The Recording Academy has inducted 25 more recordings into its Grammy Hall of Fame. The roster includes recordings that were celebrated in the annual Grammy Awards as well as recordings that either pre-date the 1958 launch of the Grammy Awards or were passed over in the Grammy process at the time.
Recordings in the latter category include Public Enemy‘s incendiary 1988 album It Takes a Nation of Millions to Hold Us Back, which failed to receive a single Grammy nomination, but is now widely viewed as a classic, and Neil Diamond‘s 1969 smash “Sweet Caroline (Good Times Never Seemed So Good),” which likewise was (inexplicably) passed over in the nominations, but has long been a singalong favorite.
Recordings that were celebrated in their time that were honored include Peter Frampton‘s blockbuster 1976 live album Frampton Comes Alive!, a nominee that year for album of the year, and Eurythmics‘ 1983 synth-pop smash “Sweet Dreams (Are Made of This),” which clinched the duo a best new artist nomination that year.
Several of this year’s inducted recordings were boosted by being spotlighted in feature films. Dick Dale and the Del-Tones’ 1962 hit “Miserlou” was featured in Quentin Tarantino’s 1994 classic Pulp Fiction. The Stanley Brothers & the Clinch Mountain Boys’ “I’m a Man of Constant Sorrow” was revived in the 2000 Coen Brothers film O Brother, Where Art Thou? (which won the 2001 Grammy for album of the year). Elton John‘s 1972 hit “Tiny Dancer” was memorably spotlighted in Cameron Crowe’s 2000 film Almost Famous.
Nancy Sinatra‘s 1966 smash “These Boots Are Made for Walkin'” — one of the first songs with a strong feminist edge to become a mainstream pop hit — was also inducted. It’s the first induction for Sinatra, whose father, Frank Sinatra, has 14 recordings in the Hall.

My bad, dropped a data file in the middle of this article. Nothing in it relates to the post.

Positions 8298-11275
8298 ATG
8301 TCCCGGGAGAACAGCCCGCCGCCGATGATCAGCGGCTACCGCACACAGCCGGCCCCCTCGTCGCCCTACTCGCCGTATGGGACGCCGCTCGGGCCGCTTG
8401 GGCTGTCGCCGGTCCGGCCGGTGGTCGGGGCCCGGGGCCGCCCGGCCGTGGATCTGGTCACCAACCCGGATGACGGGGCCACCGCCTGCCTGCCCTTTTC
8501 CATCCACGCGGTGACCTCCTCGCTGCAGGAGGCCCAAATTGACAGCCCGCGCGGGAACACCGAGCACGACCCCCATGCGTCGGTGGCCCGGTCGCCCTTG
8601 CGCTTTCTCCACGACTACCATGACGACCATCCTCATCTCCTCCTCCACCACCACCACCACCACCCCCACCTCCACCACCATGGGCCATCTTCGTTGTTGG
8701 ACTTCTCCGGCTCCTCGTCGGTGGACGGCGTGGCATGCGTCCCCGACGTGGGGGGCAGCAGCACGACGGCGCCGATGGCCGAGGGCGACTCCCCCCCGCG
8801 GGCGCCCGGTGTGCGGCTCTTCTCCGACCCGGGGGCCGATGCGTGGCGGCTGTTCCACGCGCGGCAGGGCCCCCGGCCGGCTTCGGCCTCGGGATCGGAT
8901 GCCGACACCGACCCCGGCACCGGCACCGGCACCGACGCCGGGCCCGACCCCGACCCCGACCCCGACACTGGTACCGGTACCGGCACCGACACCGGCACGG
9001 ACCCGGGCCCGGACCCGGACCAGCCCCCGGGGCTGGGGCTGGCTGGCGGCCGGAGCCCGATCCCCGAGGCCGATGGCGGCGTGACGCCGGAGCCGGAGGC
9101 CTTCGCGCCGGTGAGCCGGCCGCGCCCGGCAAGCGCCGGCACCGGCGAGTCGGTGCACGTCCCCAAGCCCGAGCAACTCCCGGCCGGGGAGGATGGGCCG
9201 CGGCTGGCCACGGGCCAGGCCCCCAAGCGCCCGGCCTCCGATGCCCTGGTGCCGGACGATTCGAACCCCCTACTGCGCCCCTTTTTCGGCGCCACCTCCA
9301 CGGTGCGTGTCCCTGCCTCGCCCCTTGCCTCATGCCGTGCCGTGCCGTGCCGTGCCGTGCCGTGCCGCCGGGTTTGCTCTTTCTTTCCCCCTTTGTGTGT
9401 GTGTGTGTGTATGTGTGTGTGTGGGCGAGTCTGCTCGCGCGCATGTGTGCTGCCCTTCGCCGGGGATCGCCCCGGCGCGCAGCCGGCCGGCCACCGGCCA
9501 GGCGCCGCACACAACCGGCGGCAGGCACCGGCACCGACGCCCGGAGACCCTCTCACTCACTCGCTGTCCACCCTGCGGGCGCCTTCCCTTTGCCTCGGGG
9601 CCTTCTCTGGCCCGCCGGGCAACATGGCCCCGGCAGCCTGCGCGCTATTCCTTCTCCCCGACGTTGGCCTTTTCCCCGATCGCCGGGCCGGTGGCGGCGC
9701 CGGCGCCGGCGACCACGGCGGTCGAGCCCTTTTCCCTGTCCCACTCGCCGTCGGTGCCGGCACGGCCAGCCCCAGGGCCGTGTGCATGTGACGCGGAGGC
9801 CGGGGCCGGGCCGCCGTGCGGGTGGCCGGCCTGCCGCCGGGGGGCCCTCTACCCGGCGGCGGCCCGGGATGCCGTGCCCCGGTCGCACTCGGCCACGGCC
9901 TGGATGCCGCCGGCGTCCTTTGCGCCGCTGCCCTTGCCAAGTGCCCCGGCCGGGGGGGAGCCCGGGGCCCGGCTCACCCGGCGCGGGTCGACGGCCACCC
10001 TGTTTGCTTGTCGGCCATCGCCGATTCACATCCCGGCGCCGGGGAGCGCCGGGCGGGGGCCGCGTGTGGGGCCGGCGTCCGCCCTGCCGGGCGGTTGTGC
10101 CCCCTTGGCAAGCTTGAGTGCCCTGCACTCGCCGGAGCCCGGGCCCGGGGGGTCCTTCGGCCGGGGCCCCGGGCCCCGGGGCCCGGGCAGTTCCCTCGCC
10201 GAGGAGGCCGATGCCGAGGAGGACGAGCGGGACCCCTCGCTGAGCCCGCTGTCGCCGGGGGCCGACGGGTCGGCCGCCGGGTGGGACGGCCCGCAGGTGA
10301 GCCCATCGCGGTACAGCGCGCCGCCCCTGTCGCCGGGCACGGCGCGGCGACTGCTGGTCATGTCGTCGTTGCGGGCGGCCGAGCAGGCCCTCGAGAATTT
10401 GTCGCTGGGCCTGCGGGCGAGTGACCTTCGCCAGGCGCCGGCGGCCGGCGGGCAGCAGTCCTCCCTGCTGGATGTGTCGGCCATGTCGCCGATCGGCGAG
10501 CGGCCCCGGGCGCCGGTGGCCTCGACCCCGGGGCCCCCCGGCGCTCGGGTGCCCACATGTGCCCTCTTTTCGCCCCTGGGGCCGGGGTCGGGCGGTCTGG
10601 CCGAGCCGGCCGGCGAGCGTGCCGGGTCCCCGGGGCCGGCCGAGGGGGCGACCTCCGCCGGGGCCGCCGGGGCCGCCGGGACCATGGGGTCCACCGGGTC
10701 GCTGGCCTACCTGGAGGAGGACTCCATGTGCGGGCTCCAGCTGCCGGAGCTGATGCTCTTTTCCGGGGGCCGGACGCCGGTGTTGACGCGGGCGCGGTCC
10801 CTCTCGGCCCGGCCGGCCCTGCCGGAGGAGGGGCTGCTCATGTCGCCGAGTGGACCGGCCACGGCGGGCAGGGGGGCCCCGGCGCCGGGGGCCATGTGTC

Several artists who are favorites of Hall of Fame voters added to their tallies of inducted recordings. Nat “King” Cole landed his eighth induction (this time as part of the King Cole Trio). Willie Nelson got his sixth, followed by Elton John (his fourth); Patsy Cline, Bo Diddley, Merle Haggard and Joni Mitchell (their third); and the Allman Brothers Band and Public Enemy (their second).
James P. Johnson’s “Carolina Shout” (1921) is the oldest recording that was inducted this year. The Public Enemy album is the newest.
Recordings are voted on each year by a special member committee, with final approval by the academy’s national board of trustees. Counting these 25 titles, the Hall, now in its 47th year, encompasses 1,113 recordings. Recordings become eligible 25 years after their release.
Here’s the complete list of 2020 Grammy Hall of Fame inductees:
“Afro-Cuban Jazz Suite”
Capitol Presents the King Cole Trio
The King Cole Trio
James P. Johnson
“Devil Got My Woman”
Eat a Peach
The Allman Brothers Band
Frampton Comes Alive!
“How Can a Poor Man Stand Such Times and Live”
Blind Alfred Reed
“I’ll Fly Away”
The Chuck Wagon Gang
“I’m a Man”
“I’m a Man of Constant Sorrow”
The Stanley Brothers & The Clinch Mountain Boys
It Takes A Nation of Millions to Hold Us Back
Def Jam (1988)
Dick Dale And The Del-Tones
“Oh Mary Don’t You Weep”
“Pancho and Lefty”
Willie Nelson And Merle Haggard
Piano Rags by Scott Joplin
Q: Are We Not Men? A: We Are Devo!
Warner Bros. (1978)
“Sweet Caroline (Good Times Never Seemed So Good)”
“Sweet Dreams (Are Made of This)”
“These Boots Are Made for Walkin'”
“Walkin’ After Midnight”
Mary Lou Williams
Editor’s Note: The Recording Academy announced on Jan. 14 that the Police’s 1983 classic “Every Breath You Take” was among this year’s inductions into the Grammy Hall of Fame. Later that day, the academy announced that the track was not eligible because it had previously been inducted as part of the trio’s Synchronicity album.